InterFACE and affiliates have encountered operational issues that have left the companies insolvent. Though we had an investor prepared to come on board as part of a restructuring deal which would have given the company the working capital it so desperately needed, unforeseen circumstances prevented funding from coming in time to save the company, and InterFACE has been forced to shut its doors while it explores its options. The company’s proprietors have already depleted all personal liquidity to keep the company afloat during several quarters of losses, and we are heartbroken that we are unable to cover final paychecks and understand the frustration of affected employees. Management communicated the situation as it evolved, and the moment we understood that funding would not be secured in time (despite repeated assurances of commitment), employees were immediately notified. While some clients have certainly been inconvenienced, a plan for continuation of service is being worked out through industry professionals so that clients can continue to receive the services they contracted. We are confident a service plan will be worked out and clients will be informed as soon as there is more information.

It is incredibly unfortunate, but companies go out of business, especially in this economy. The fact that Interface became insolvent does not mitigate the fact that Interface operated honestly and fairly, providing the exact services promised to clients, until it could no longer remain open.

The NJ settlement provided restitution to about 100 of literally 40,000+ clients, and only to clients who were not provided a 3 day rescission period. This does not apply to CT consumers to whom the rescission period always applied. Interface has had a compliance monitor since that settlement who has provided five consecutive quarters of positive reviews, further showing that Interface was a good corporate citizen. In fact, prior to closing, our tens of thousands of satisfied clients far outweighed any number of complaints.

I understand there have been more, and will probably continue to be more complaints now that the company has closed because people no longer have access to services they’d wanted. No one is more disappointed than Interface’s former management. Fortunately, the company has a decade of industry relationships and does have reputable industry professionals willing to render outstanding marketing services to former Interface clients, and as soon as details are finalized, information will be provided, but Interface as a company simply does not have the capital to continue operations.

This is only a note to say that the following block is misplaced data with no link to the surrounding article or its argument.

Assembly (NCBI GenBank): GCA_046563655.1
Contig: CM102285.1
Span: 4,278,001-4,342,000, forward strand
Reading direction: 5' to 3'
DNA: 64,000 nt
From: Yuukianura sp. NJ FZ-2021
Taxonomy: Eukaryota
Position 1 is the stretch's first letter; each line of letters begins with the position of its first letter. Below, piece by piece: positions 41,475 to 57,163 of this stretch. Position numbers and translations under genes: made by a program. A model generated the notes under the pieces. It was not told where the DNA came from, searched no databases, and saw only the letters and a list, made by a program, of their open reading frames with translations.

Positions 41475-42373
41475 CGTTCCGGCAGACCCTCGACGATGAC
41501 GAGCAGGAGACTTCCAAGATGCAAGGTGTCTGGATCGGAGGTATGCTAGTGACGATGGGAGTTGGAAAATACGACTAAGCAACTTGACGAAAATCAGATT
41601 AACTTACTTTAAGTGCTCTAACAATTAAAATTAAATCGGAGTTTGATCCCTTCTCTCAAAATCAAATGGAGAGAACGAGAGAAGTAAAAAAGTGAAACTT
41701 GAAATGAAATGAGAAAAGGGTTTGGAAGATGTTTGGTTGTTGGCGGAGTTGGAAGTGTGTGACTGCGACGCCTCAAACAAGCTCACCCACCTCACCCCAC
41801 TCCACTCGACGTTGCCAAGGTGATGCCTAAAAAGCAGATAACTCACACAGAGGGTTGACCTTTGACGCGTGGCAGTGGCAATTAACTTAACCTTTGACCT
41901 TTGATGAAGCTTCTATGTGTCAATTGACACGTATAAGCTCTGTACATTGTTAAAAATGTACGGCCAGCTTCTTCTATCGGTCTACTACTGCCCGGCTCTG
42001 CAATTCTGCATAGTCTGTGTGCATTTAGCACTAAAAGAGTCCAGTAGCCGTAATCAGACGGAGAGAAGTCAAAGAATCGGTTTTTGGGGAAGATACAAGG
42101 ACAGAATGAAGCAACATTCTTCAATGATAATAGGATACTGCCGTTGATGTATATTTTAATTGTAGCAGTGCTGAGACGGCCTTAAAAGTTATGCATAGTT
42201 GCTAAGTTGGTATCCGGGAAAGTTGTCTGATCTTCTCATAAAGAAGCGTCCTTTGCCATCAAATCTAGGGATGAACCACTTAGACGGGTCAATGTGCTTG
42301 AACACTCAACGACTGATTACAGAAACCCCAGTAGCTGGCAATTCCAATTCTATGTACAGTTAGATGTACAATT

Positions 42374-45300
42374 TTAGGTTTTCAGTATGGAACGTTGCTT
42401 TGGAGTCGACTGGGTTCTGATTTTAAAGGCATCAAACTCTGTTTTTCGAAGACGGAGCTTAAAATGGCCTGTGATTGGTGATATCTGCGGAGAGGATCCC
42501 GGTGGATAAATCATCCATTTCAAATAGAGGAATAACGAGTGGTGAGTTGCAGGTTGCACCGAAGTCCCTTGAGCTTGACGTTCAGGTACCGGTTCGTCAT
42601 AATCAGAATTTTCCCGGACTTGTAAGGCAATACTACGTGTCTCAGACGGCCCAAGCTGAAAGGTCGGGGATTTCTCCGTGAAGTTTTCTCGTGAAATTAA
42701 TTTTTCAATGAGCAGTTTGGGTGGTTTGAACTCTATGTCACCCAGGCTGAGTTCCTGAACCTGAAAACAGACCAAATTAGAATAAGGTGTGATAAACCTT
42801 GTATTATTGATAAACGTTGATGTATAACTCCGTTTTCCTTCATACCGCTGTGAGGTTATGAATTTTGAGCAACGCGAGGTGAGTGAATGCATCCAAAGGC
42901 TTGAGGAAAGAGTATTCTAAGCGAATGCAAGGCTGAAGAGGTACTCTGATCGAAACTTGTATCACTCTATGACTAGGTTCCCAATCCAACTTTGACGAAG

An email address “ ” has been created to facilitate communication, and any inquiries should be directed there. As resources are extremely limited, inquiries will only be addressed when there is new information available.

What to know before you sign:

How do you ensure you get the most out of a modeling contract? Tina Kiniry, President of John Casablancas of Connecticut gave the following tips:

  • The contract should outline what fees the agency will deduct or collect from the model.  It is important that you have all of the information on what you are responsible for before hand.  Examples include photo shoots, workshops, comp cards and the standard agency commission is 20%.  Avoid companies that ask for more than 20%.
  • Make sure the agency is licensed by The Department of Labor because that means the agency has met their standards and the contract is approved by them.  It also means that background checks have been performed and the company is financially sound.
  • Review the length of the contract and termination clause.  Most agencies ask for a 1-3 year term and require you to cancel 90 days prior to the end of the term or it will automatically renew.
  • Look for how an agency can dismiss you and review that closely for items that you don’t think you can agree to.
  • Sign with an agency that has an office in the market you live in.  Avoid companies that are not local to your area because they are not licensed in your area.  And, should a problem arise it will be difficult for you to pursue any legal action against them.
  • Above all else, if it sounds too good to be true it usually is.